Benna Buluma, a prominent human rights defenders known as Mama Victor, was one of ten individuals who tragically lost their lives on 4 April due to being trapped in their homes by floods. The government announced on April 30 that individuals residing in vulnerable areas must relocate within 48 hours or face forced eviction.


Somalia continues to grapple with conflict, widespread human rights violations, like harrrasment, intimidation and detaining of journalists and a troubling surge in gender-based violence. On 1 April 2024, local police threatened and detained Mohamud Abdirashid Abdi, a freelancer for Nairobi-based Radio Ergo, for exposing a police shooting of two tuk tuk drivers over unpaid ‘fees’ in a Facebook post. His family’s access has been denied, and reports suggest was beaten in custody Somaliland authorities, detained Shueyb Hassan Dheere, a reporter for Horn Cable TV, and his cameraman Mustafe Xayd while they were gathering footage of residents impacted by forced evictions. The authorities held them overnight at Daloodha police station and released them the following day without charge.

South Sudan

On 3 April 2024, the Council adopted an important resolution on South Sudan, ensuring continued international scrutiny of the country’s human rights situation. With the extension of the mandate of the Commission on Human Rights in South Sudan (CHRSS) – the main achievement of the resolution – the next reporting period will cover South Sudan’s transitional period (now planned to conclude in February 2025), as well as national elections (planned for December 2024). On 5 April 2024, the Council also adopted a resolution on “technical assistance” for South Sudan. On 17 April 2024, Morris Mabior Awikjok Bak, a South Sudanese critic and former refugee in Kenya, faced charges of criminal defamation before a county court in Juba. This happened after he reappeared in detention in South Sudan, under the control of the National Security Service (NSS). Prior to this, he had been forcibly disappeared under troubling circumstances in Kenya.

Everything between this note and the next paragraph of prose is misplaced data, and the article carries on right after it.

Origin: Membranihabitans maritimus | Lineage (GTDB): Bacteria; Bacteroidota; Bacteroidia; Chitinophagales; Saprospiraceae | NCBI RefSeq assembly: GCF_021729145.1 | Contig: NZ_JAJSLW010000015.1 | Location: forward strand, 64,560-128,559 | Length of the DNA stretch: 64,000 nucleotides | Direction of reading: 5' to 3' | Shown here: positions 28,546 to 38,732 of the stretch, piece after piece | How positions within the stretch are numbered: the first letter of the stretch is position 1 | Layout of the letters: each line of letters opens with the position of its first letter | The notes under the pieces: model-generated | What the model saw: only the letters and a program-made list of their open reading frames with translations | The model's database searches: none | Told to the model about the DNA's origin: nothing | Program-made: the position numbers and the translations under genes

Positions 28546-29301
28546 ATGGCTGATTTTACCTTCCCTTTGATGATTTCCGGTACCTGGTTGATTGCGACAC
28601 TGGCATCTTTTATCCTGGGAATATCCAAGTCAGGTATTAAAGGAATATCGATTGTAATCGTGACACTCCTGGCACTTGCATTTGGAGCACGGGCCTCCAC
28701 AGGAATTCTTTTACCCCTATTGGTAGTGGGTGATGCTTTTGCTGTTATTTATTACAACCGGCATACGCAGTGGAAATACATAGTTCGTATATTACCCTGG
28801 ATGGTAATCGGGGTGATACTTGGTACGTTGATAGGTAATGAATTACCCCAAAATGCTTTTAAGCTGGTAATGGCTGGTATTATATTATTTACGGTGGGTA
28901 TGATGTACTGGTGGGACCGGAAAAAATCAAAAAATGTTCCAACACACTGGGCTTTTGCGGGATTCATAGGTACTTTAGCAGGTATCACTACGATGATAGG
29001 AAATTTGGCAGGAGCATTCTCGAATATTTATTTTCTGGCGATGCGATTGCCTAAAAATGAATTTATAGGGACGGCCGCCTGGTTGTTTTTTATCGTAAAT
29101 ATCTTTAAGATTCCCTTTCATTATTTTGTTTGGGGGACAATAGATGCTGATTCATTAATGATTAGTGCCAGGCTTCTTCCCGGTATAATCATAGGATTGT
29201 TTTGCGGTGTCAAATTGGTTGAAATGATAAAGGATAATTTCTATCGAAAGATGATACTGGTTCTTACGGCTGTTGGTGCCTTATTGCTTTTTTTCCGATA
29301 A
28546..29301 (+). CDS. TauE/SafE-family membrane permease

In Uganda, the exclusion and marginalisation of minority groups has persisted. Uganda’s Constitutional Court upheld most provisions of the controversial 2023 Anti-Homosexuality Act, despite global criticism. The law, passed in 2023, retains measures like the death penalty in certain cases. However, the court invalidated sections of the law related to healthcare access and renting premises to lesbian, gay, bisexual, transgender, and others. The court rejected challenges to the law’s constitutionality, asserting it mirrors parliamentary opinion, and dismissed claims of financial implications. Additionally, the judges ruled that challengers failed to demonstrate the law’s negative financial effects or breaches in parliamentary procedures during its passing.